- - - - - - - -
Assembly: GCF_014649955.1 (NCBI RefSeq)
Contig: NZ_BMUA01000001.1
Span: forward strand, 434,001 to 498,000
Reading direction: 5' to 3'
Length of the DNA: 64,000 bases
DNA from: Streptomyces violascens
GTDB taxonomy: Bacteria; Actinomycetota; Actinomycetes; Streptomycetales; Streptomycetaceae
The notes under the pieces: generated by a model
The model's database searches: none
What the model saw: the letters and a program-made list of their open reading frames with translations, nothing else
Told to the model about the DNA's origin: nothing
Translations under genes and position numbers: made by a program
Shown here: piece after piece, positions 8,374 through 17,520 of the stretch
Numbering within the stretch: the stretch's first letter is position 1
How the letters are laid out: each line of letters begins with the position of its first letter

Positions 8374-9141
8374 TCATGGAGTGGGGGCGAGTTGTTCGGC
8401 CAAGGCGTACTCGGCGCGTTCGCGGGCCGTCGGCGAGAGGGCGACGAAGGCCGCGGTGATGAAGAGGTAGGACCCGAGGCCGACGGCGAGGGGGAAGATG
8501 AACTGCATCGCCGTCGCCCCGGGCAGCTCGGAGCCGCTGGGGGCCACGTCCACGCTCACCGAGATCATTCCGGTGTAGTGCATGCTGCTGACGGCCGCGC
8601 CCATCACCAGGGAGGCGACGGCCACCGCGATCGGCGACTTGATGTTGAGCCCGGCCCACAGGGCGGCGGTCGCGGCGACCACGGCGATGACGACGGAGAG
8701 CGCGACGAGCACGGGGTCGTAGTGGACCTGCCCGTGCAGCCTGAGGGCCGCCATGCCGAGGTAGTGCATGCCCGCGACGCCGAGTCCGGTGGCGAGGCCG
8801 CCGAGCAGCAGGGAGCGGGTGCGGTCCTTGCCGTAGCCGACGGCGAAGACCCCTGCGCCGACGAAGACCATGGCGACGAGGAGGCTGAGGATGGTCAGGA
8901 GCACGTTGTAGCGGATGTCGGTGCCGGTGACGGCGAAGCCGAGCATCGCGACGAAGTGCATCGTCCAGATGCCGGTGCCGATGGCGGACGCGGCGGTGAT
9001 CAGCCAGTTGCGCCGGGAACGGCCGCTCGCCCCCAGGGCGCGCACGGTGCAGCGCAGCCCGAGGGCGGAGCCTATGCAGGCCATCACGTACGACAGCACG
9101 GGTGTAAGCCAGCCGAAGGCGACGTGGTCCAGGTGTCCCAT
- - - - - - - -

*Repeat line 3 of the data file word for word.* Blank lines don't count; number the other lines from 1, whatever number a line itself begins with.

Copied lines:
Span: forward strand, 434,001 to 498,000